Swinging in her favourite hammock, Lallu looks every inch like a bear without a care in the world.
The 30-year-old is one of almost 200 bears rescued from being tortured into dancing for humans.
Now the saved animals while away their days at three retirement homes in India, founded 20 years ago by British charity International Animal Rescue and local partner Wildlife SOS.
And there’s no shortage of the bear necessities of life – love, kindness, and buckets of their favourite honey and porridge.
The Agra Bear Rescue Centre is about to welcome two young bears rescued after a supporter of the charity saw a sickening Instagram post of them dancing.
This will take the sanctuary’s bear population to 112, the other 81 are at the centres in Bannerghatta in the south west and Bhopal in central India.
A dancing bear prior to its rescue in India
© Press People picture collect A dancing bear prior to its rescue in India)
Lis Key, from IAR, said: “This month marks 20 years since the creation of the world’s largest dancing bear retirement home and our residents are living out their years in the lap of luxury.
“This is nothing more than they deserve as, if you look closer, you will realise every single one of their faces is mutilated as they’ve suffered unimaginable horror as dancing bears.
“Some of the bears enjoy chilling in the sunshine like Lallu, some are water babies like Wendy who likes to hang out in a pool.
“Others are more driven by their stomachs like Dhoni, virtually every sloth bear will do almost anything for honey.
“We smear honey on trees and hide it around their sanctuary, along with fruit enrichment barrels and wobble trees, which they bat with their paws, to get the treats inside to keep them entertained. It’s the bear equivalent of Netflix.” Keeping sloth bears in India has been illegal since 1972 but they are smuggled in from neighbouring Nepal, like IAR’s two new bears.
The bears have their teeth removed so they can't defend themselves
© Press People/Gavin Parsons Dancing Bear Micch prior to his rescue from life as a dancing bear)
The charity has given a home to 630 bears over its 20 years and most have lived long lives.
Each rescue is undertaken with the support and assistance of the Indian Forestry Department.
The first, 20 years ago, involved six separate bears, including a male called Raju, who is still a sanctuary resident today.
IAR boss Alan Knight was so moved by Raju’s plight he told him at his rescue: “Don’t worry, mate, we’ll get you out of here.”
Lis added: ‘‘Nowadays Raju leads a peaceful, pain-free life and his favourite pastimes are dozing in the shade during the heat of the day and sniffing out and slurping up honey from all the surfaces in his enclosure that his keeper daubs with it – honey logs, climbing frames and the trunks of trees.
International Animal Rescue Dhoni and the fruit barrel
International Animal Rescue/Press People)
“The horror that these creatures have faced is incomprehensible.
“Twenty years ago cubs were still being taken from the wild to go into ‘training’ as dancing bears which involved a red-hot iron needle being forced through their sensitive muzzle and a rope inserted through, sometimes even with a thorn or nail attached, to control the bears using pain.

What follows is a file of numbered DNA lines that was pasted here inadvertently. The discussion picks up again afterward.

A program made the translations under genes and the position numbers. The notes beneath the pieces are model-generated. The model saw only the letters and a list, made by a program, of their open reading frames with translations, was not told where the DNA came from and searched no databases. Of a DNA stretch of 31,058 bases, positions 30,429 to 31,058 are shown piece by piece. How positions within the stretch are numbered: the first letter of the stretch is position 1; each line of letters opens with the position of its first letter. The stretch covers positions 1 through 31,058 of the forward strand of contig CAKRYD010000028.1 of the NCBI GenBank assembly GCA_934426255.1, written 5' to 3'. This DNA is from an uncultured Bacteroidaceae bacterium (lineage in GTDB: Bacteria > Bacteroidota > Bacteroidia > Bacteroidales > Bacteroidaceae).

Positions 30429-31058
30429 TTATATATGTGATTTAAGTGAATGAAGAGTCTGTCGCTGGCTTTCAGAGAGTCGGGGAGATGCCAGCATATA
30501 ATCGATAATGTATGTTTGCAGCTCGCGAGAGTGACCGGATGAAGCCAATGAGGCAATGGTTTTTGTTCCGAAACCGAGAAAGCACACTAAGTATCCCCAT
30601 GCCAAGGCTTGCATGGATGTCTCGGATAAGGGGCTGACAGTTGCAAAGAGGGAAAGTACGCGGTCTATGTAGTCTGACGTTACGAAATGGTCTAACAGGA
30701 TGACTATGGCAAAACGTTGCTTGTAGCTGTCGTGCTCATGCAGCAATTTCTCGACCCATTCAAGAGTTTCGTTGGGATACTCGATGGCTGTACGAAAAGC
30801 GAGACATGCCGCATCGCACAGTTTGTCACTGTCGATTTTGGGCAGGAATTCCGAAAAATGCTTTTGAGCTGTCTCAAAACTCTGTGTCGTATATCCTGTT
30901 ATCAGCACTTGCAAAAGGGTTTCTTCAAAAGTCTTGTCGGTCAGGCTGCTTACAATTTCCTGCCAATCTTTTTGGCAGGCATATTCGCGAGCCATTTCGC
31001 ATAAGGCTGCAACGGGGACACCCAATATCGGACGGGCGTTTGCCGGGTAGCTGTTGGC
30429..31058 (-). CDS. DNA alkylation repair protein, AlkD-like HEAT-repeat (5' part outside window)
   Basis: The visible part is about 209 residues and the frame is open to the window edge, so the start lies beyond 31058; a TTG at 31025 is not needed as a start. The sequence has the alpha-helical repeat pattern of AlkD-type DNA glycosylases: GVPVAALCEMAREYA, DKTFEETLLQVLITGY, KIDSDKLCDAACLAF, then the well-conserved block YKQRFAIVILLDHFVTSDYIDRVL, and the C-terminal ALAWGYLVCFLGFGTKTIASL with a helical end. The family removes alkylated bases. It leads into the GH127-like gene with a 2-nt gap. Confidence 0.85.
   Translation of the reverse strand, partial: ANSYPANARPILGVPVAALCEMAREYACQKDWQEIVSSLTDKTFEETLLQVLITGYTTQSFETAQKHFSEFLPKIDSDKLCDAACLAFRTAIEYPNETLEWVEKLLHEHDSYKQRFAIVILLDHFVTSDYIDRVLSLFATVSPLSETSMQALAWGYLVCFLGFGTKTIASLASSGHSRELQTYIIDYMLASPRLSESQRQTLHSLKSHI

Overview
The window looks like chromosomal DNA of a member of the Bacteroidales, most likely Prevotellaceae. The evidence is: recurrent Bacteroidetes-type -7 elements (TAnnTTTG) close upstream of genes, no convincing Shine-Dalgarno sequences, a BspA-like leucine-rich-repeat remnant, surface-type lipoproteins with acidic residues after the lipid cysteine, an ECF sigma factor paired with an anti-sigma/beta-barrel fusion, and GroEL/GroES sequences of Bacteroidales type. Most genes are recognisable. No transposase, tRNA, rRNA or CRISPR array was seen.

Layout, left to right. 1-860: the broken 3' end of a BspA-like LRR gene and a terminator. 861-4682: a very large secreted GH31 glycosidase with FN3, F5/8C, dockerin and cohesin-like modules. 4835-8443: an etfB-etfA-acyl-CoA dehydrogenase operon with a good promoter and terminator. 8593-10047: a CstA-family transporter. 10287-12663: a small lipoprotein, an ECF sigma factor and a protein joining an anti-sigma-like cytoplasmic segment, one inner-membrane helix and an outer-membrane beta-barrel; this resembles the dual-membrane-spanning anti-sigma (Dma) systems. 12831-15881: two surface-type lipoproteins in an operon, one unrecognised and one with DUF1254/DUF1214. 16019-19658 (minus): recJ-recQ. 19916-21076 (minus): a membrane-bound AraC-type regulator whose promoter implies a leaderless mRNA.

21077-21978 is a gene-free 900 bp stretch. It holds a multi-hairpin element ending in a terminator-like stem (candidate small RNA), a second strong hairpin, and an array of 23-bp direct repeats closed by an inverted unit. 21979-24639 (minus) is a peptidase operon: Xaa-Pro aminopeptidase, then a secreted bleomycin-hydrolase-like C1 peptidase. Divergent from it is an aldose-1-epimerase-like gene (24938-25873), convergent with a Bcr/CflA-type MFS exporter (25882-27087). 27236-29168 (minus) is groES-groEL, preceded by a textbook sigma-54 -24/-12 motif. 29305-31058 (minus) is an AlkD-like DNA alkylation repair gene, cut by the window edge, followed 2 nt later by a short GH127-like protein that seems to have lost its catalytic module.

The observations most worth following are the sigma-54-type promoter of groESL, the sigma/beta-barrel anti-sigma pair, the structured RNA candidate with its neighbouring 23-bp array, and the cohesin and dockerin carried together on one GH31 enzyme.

“The wound in the nose was kept open deliberately – maiming every bear. The idea was a jerk on the rope would make the bear stand on its hind legs as though it were dancing whereas really it was trying to escape the agony.
“Bears were forced to walk over red-hot coals and would hop from foot to foot to mimic dancing, their teeth would be knocked out to make them defenceless and easier to control.
“They were taught to play dead on the road on command, look as though they were playing a guitar, and smoke cigarettes to catch the attention of tourists, including Brits. It was utterly barbaric.
The bears have everything they need to enjoy their lives after being rescued
International Animal Rescue/Press People)
“When they weren’t working they would be tied to a short piece of rope and a stake in the ground – and almost every bear we rescued initially walked in circles or swayed their bodies from side to side due to years of this.
“They all had the bear equivalent of PTSD and it was absolutely shocking to see. Our vets did their best to repair terrible injuries.”
Dentists have performed root canal treatment on bears, many of whom had teeth smashed out with iron bars to make them helpless.
Covid has meant tourists have been unable to visit the centres but when they return, paying £5 entrance, cameras are banned as even hearing the click of a lens can terrify the bears – and some turn their backs on strangers.
The charity has also launched a series of rescues in Armenia, where thousands of bears kept at restaurants, petrol stations and in private collections suffer in deplorable conditions.
It costs over £750,000 a year to feed and look after the bears, including their complex medical needs. Donate to International Animal Rescue at internationalanimalrescue.org/donate.
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